Stewing About Weather
OK, it’s nearly summer and I’m still making stew.
Hey, I wasn’t the one that ordered up last week’s crazy, uncharacteristic rainstorm in the Bay Area. Is it global warming? A freak occurrence that doesn’t mean anything? Or?
I like to think of it as Mother Nature’s way of telling me there’s still a little time left to enjoy one of my favorite methods of cooking — braising hearty vegetables with a tough, economical cut of meat inÂ one big ol’ pot on the stove or in the oven until they all turn tender and irresistible.
When I get the hankering for great stew, I often turn to “Braises and Stews” (Chronicle Books) by San Francisco food writer Tori Ritchie. It’s loaded with comforting dishes that are simple to prepare. Best yet, Ritchie’s renditions often take a little less time than other, standard versions found elsewhere.
Her “Harvest Pork Stew with Pumpkin” is a fall dish, to be sure. I changed it up to “Pork Stew with Kabocha” because I love the sweet, nutty, starchy Japanese squash enough to eat it practically year-round. You probably do, too, as it’s a standard in restaurant tempura.
By the way, a great tip to make cutting up a hard kabocha a little easier? Microwave the whole squash for a minute or so until the nearly impenetrable exterior softens enough so that you can get a cleaver or tip of a sharp, heavy-duty chef’s knife into it without much trouble.
For the stew, chunks of pork shoulder meat go into a Dutch oven with onion, canned tomatoes, paprika, kabocha cubes, corn kernels, and edamame. ItÂ simmers for a little over 90 minutes on the stove, before a dash of apple cider vinegar is added to round out the flavors.
The natural starch from the kabocha thickens the braising liquid until it’s nearly the consistency of Japanese curry sauce. The pork comes out so tender. And the kabocha’s inherent sweetness is balanced by the subtle, bright tang from the vinegar.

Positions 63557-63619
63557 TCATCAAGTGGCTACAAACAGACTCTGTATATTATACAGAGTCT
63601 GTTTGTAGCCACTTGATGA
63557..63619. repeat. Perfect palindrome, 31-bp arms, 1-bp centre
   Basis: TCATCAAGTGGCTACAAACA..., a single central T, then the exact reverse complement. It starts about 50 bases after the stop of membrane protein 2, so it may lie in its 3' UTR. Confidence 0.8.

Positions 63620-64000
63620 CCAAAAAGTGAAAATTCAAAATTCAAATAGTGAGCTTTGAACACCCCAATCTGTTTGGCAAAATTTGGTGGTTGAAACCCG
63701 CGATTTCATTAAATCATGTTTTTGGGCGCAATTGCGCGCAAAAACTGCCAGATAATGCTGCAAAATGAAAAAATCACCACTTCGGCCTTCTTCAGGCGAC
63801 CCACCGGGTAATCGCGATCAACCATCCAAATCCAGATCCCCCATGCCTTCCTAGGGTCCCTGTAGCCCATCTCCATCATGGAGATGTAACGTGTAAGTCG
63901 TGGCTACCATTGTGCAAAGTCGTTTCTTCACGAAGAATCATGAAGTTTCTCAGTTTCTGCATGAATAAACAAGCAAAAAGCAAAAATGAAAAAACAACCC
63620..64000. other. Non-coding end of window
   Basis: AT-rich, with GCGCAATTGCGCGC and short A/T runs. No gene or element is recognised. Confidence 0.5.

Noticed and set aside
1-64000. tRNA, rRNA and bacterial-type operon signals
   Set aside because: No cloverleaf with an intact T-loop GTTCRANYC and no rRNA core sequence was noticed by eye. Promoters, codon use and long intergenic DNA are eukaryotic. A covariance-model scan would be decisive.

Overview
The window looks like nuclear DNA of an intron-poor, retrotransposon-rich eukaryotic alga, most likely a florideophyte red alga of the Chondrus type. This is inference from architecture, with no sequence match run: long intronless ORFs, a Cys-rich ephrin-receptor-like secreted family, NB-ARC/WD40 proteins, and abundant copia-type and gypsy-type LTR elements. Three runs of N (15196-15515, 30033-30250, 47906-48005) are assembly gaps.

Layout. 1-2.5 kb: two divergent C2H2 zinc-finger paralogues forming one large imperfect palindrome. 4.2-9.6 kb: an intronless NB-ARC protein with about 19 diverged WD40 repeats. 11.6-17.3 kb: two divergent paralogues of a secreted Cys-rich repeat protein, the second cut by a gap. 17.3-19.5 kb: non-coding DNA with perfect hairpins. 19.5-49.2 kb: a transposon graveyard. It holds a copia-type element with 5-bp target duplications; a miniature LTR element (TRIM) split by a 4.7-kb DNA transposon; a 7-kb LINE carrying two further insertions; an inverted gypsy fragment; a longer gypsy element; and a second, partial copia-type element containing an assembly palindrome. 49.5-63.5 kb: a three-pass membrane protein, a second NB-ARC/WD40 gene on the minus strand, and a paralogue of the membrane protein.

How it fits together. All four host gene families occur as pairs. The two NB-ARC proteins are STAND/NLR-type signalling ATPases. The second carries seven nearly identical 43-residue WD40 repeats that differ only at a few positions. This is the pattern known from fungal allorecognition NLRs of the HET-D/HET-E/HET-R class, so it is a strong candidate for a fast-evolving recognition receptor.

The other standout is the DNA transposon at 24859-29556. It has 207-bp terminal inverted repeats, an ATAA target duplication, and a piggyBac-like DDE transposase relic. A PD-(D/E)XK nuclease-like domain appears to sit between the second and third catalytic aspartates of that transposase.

I like sunshine as much as the next person. But if we end up with more rain in the Bay Area before summer arrives, I won’t fret. I’ll just take the opportunity to enjoy a whole lotÂ more stew.
Pork Stew with Kabocha
2 pounds pork stew (from shoulder), trimmed of excess fat
1/4 cup all-purpose flour
2 tablespoons paprika
Freshly ground pepper
1 yellow onion, thinly sliced
1 can (14 1/2 ounces) chopped tomatoes
1 bay leaf
1 kabocha or 1 small pumpkin or about 2 pounds butternut squash
1 cup frozen, thawed edamame or lima beans
1 cup fresh or frozen, thawed corn kernels
3 tablespoons apple cider vinegar
Cut meat into 2-inch pieces and pat dry with paper towels (do not rinse). Spread meat on a large piece of waxed paper or the butcher paper it came in. In a small bowl, combine flour, paprika, a generous pinch of salt, and several grindings of pepper. Sprinkle flour mixture over meat, toss to coat, then shake meat in a colander to rid it of excess flour; do in batches if the colander is small.
Coat bottom of a 5- to 7-quart Dutch oven with a thin film of oil and set pot over medium-high heat. When oil shimmers, add enough meat to cover bottom in 1 layer. Cook, without stirring, until meat lifts easily from pot with tongs and is well browned on bottom, about 5 minutes. Turn and brown on the other side, about 5 minutes more. Transfer meat to a plate and continue with remaining meat, adding more oil to pot in between batches as needed.
When last batch of meat has been removed, add onion and 1/2 cup water to pot, stirring to released browned bits. Cook, stirring often, until onion is softened and liquid is almost evaporated, about 3 minutes. Add tomatoes, 1 cup water, and bay leaf and let come to a boil. Return meat and any accumulated juices to pot. Reduce heat, cover, and simmer 40 minutes.
Meanwhile, with a large, heavy knife, cut the kabocha or pumpkin in half through stem end. Scoop out and discard seeds and strings. cut kabocha or pumpkin into chunks, then with a small sharp knife, pare off the peel. Cut flesh into 1-inch cubes.
After meat has cooked 1 hour, add kabocha or pumpkin to the pot. Let liquid come to a boil, then reduce heat, cover, and simmer 30 minutes more. Stir edamame or lima beans and corn into the pot, then cover and simmer until vegetables are cooked and meat is very tender, about 10 minutes more. Stir in vinegar. Turn off heat and let stand 5 to 10 minutes before serving, to settle flavors.
Adapted from “Braises and Stews” by Tori Ritchie
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